1. Hi, Becky. We used to have a rep in Guam who I believe was a military spouse. She sent me the most unbelievable photo of a dog on a chain there! I don’t see a way I can attach it, but if you e-mail me I will send it to you. I still think it’s fake when I see it. We still have a guam facebook page that I post our campaigns to, but no one actively working for the dogs there. If you’re interested, drop me an e-mail at Maybe you could admin the fb page and even post photos of local chained dogs and try to get some action there.


  20. I hope that some day all of these babies will be safe I thank you so much for the help you are providing… I wish to god I could save every single one of them it really stresses me out to see this on face book every day I see another animal chained out in the cold. These are posted every day, this has to stop the sad part is there is so many of these poor animals in many states, I have called several of them and begged them to go and get the animal, If I ever see this in my community or neighbor hood I will go and get that dog- thanks again we need to keep on it.


  21. Im sorry but there is a difference in abuse and keeping a dog safe. Some dogs have Jobs Hunting dogs who love the cold weather by the way will jump in freezing cold water to retrieve a bird for his master just to hear good dog. My Coon hound will run thru the creek at night looking for a coon at 20 to 0 degrees and love to go run. If they are fed right and have a good insulated dog house where they can stay dry and warm how is that abuse or neglect? I have tried to bring my coon hound in the house at night he hate it and barks wanting to go outside. Its to warm for him. He is not on a chain but in a pen loved not neglected fed the best food is loose in the yard with me all day but at night he will run and hunt must be put up some how. My grand dog is a Malamute and loves the cold also what about those breeds who are made to take the cold? Its not always abuse some dogs have JOBS like barking to keep people from stealing stuff or keep other animals from killing livestock . If they are fed and have a nice insulated dog house get fresh water everyday how is that abuse ??? There is always more than one side to a story.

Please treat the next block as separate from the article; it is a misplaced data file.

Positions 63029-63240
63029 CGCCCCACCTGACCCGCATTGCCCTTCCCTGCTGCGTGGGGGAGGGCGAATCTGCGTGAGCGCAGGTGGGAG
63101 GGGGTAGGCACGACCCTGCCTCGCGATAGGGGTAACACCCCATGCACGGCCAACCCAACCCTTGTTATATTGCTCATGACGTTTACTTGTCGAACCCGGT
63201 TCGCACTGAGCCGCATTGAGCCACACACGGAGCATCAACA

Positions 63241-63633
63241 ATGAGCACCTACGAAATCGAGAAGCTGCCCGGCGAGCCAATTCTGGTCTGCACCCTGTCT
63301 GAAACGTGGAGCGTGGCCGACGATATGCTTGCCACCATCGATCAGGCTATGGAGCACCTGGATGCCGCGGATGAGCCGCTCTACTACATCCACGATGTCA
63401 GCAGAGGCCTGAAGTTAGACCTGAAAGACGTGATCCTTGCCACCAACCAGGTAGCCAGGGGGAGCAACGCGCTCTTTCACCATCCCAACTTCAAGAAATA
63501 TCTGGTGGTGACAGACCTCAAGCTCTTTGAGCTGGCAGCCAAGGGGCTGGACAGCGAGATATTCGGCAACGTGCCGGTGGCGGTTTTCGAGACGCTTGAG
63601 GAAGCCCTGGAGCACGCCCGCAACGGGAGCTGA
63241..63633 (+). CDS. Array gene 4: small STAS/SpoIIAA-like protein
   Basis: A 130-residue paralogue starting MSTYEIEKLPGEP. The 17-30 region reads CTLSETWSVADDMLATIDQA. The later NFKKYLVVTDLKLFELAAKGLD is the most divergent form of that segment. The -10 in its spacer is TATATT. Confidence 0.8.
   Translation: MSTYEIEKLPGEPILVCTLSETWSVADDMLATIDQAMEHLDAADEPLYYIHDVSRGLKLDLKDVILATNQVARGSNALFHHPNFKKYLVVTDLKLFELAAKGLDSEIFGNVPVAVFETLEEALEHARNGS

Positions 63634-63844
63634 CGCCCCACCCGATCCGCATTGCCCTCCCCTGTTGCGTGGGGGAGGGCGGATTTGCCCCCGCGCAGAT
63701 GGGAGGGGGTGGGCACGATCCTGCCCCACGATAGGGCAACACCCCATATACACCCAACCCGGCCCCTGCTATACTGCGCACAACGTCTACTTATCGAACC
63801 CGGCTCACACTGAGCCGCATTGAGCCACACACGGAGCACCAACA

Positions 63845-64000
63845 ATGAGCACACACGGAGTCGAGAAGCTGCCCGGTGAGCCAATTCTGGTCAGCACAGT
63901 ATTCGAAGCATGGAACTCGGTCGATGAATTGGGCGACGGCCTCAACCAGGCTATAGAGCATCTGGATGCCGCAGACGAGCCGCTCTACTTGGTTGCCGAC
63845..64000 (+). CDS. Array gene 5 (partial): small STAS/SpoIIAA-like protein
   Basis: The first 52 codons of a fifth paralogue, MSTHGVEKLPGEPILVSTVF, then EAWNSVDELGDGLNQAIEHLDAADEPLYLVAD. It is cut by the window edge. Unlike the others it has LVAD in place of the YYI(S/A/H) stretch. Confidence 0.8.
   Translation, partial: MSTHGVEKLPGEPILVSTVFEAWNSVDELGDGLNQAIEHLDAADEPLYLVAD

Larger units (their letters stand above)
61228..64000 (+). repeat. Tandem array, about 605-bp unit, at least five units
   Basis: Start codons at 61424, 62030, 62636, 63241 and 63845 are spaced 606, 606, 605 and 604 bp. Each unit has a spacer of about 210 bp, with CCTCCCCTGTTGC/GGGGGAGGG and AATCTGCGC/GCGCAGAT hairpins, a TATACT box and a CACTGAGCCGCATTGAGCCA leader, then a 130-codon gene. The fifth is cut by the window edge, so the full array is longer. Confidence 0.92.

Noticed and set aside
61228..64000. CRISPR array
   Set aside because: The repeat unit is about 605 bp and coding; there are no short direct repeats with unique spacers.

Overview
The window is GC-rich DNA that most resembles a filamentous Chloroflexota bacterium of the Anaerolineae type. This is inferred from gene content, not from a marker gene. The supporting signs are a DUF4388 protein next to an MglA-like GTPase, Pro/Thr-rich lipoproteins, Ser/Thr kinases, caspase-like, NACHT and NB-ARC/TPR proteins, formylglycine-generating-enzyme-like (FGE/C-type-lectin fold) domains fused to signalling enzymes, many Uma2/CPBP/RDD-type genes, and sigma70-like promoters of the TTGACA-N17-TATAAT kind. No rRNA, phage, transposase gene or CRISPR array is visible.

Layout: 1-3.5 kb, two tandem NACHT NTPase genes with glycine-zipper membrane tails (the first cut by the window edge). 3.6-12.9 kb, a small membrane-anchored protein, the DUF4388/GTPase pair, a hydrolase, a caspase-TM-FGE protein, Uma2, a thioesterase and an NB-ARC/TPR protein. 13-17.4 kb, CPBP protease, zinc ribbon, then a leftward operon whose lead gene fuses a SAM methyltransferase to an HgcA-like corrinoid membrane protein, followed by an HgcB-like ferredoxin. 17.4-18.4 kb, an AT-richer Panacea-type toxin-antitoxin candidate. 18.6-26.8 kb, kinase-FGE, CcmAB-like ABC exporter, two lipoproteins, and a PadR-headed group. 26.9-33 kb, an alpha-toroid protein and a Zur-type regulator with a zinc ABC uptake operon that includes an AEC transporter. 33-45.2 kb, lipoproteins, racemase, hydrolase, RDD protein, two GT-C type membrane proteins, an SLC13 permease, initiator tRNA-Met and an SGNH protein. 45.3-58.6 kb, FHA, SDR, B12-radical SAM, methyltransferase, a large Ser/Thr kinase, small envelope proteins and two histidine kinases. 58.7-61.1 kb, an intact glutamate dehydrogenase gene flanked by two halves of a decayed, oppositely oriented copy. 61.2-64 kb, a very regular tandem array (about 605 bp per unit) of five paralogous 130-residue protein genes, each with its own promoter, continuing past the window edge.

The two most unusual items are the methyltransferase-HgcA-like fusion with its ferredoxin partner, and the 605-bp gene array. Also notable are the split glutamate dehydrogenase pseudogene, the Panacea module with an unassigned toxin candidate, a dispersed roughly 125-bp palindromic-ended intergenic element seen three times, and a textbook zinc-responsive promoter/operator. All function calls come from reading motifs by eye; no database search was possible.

1. I disagree wholeheartedly. The only reason you THINK your dog wants to go back outside is because he’s afraid of something he’s never seen before. Every single dog, and I mean over 300 dogs, that I’ve pulled out of chains and pens and fostered quickly grew to love the home, aka in their minds, the den. yes, this includes cold weather breeds AND all kinds of hounds. What is a safer way to keep a dog than in the home with you? What is a better watchdog than a dog who is barking from INSIDE your home? What intruder will come in and risk being bitten. IF your dog is chained or penned outside, anyone can walk right past him/her and go right into your home. Dogs DO love to have jobs, and they can have jobs while having the respect of living inside the home with you. There is not more than one side to this story, no matter how much you want me to think there is. I challenge you to fence your yard and install a doggie door. You’ll quickly see how the dog would prefer to be with you over everything else, and that means whether you are inside or out, the dog wants to be with you.

      Liked by 1 person